If you are unsure whether your dog is stressed or anxious due to not getting enough exercise, then you can look at other aspects of their behavior. If they are destroying your property, scratching at doors or the ground persistently, disobeying commands or generally exhibiting anxious behavior, there is likely something the matter with them. If this is the case, you may need to take them to a veterinarian. They may also recommend a dog trainer to help you bring them back to good mental health.


There are other reasons why a dog may be stressed or anxious, many which are not directly your fault. Certain pathologies or diseases to which your dog may be susceptible can lead to hair loss. Skin diseases in particular can be the cause. Sarcoptic mange and atopic dermatitis are just two, with the causes numerous. Mites, ticks, parasites, genetic predisposition, hygiene and many other factors can lead to hair loss inducing skin problems. In most cases, a vet will be the only way to determine a diagnosis as well as suggesting the right treatment plan.

Other diseases can also lead to hair loss such as fungal infection, cancer, Cushing's disease or allergic reaction. In older and obese dogs, something known as pressure sores can also lead to hair loss. This is because the contact points with hard surfaces make the hair fall out as well as the skin callous and sometimes bleed. With physiological problems, accompanying psychological stress can lead to the dog having hair loss issues.


Pregnancy can also induce hair loss in dogs. This is because the hormonal changes and lowering of defenses can lead to hair falling out. This can happen during the pregnancy or after the birth occurs. This is only one of the reasons it is so important to change and supplement a mother dog's diet during and after pregnancy. This promotes breastfeeding, but it also helps ensure the mother has enough nutrients for herself as well as taking care of their litter. Many vets recommend a richer protein diet, but you can speak to your won vet about this when you take the dog after a pregnancy.

How to Stop a Dog Shedding Hair - Step 6

Your dog may also be shedding more than usual because you are neglecting brushing properly. With few exceptions, most dogs will need brushed at least once a week. However, the amount of brushing will depend on the breed of dog. If you have a dog with a thick coat, they may need brushing so regular you should do it every day. This may change depending on the season and whether or not they are shedding more. Regular brushing can be bolstered by using a special hair brush to get rid of all the dead hair.

If you are unsure about which type of dog brush to use on your pet, you can check out our article on dog brushes and combs to help you decide.

How to Stop a Dog Shedding Hair - Step 7

Here is a brief guide on the type of brush to use for different dogs:

  • For very long haired dogs, we should use a double sided brush with rounded bristles on one side and softer synthetic bristles on the other. These are great for long haired dogs, but is just as effective if the dog is small, medium or large. You brush with one side and then collect with the other.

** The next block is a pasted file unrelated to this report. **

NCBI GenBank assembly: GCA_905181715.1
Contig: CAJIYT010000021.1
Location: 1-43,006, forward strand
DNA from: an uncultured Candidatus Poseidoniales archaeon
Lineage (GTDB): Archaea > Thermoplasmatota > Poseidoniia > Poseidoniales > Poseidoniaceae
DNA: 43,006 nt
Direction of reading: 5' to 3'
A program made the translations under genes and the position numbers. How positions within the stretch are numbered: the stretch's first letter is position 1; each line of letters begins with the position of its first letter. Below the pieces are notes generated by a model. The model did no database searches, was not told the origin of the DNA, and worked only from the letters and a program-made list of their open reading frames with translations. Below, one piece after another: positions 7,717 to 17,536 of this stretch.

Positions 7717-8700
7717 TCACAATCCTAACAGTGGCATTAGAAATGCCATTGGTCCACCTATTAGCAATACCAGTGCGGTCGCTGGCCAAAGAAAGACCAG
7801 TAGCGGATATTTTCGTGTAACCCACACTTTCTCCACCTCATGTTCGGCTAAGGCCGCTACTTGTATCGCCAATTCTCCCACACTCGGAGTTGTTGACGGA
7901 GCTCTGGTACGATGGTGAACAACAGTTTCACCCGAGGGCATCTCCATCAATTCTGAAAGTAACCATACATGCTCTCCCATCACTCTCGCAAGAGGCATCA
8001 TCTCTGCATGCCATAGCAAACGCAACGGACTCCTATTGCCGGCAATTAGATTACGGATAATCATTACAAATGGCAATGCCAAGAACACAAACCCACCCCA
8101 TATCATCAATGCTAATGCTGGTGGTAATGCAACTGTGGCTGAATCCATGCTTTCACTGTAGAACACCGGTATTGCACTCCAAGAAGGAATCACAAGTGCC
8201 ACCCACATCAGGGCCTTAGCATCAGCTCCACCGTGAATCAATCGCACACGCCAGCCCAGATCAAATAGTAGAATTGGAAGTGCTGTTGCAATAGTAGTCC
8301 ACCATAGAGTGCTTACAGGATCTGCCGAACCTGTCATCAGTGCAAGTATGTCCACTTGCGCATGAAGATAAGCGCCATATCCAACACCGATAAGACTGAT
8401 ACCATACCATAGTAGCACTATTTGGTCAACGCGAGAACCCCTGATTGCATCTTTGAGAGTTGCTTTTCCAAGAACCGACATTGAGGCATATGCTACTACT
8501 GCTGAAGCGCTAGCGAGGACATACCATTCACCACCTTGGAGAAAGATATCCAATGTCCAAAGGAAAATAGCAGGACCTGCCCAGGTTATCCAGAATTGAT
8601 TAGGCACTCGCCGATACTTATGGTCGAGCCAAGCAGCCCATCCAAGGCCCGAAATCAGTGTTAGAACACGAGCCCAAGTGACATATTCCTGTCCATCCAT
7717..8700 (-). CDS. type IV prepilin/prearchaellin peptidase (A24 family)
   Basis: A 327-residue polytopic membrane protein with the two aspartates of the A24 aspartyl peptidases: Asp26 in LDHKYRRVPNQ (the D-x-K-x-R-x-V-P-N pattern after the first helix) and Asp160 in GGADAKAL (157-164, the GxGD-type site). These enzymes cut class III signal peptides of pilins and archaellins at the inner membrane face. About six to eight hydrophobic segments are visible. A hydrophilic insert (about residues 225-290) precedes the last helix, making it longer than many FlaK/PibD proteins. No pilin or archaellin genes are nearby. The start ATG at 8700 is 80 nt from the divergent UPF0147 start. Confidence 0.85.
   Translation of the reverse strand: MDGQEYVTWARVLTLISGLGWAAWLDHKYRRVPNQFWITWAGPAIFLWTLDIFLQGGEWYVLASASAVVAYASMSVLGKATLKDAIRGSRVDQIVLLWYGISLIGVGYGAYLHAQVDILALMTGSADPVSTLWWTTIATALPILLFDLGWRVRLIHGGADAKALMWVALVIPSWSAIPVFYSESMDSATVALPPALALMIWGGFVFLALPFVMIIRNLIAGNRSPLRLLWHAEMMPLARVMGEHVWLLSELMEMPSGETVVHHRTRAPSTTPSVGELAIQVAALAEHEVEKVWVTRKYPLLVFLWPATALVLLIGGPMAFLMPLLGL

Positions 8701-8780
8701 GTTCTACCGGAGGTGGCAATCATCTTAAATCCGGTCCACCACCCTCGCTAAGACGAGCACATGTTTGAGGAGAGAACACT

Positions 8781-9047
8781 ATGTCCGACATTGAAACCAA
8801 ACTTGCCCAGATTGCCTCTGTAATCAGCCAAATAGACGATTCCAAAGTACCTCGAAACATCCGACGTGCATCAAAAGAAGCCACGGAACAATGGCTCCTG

• For dogs with medium hair, use a smoothing brush. These brushes have many lines of metallic bristles which are thing and short. The brush usually has a slight curve at the tip.
  • For a short haired dog, natural or synthetic brushes should work just as well.
How to Stop a Dog Shedding Hair - Step 8

Bathing a dog is also important in providing healthy hair and shine. Ideally, we'll want to bathe our dog once a month, although this may be more if you live in the country and the dog has more opportunity's to get dirty. This is not only for basic hygiene and to ensure a healthy coat, but also to avoid parasitic elements in the fur.

There are many special dog shampoos available on the market. If you have a dog which is prone to hair loss, you may want to consider if this is having a bearing on the phenomenon. Take a look at the shampoo's ingredients and see if it has the following:

  • Omega 3 and 6: promotes hair growth and helps to strengthen it.
  • Quinine: a natural alkaloid which strengthens a dog's coat, stimulates growth and aids in preventing hair loss.
  • Neutral pH: this prevents hair loss, but it also very important in protecting the dog's skin underneath.

Additionally, you can buy dog conditioners to give the dog extra levels of vitality and shine.

How to Stop a Dog Shedding Hair - Step 9

Lastly, if your dog is being taken care of in terms of mental health, hair health and overall health, there may be one last thing to consider. Some dog breeds will not need to get clipped as regular brushing and coat care will ensure they always look good and feel good. However, some breeds can greatly benefit from appropriate grooming. This will mean they have a hair cut which reduces the likelihood of hair falling out.

How to Stop a Dog Shedding Hair - Step 10

If you want to read similar articles to How to Stop a Dog Shedding Hair, we recommend you visit our Fur care category.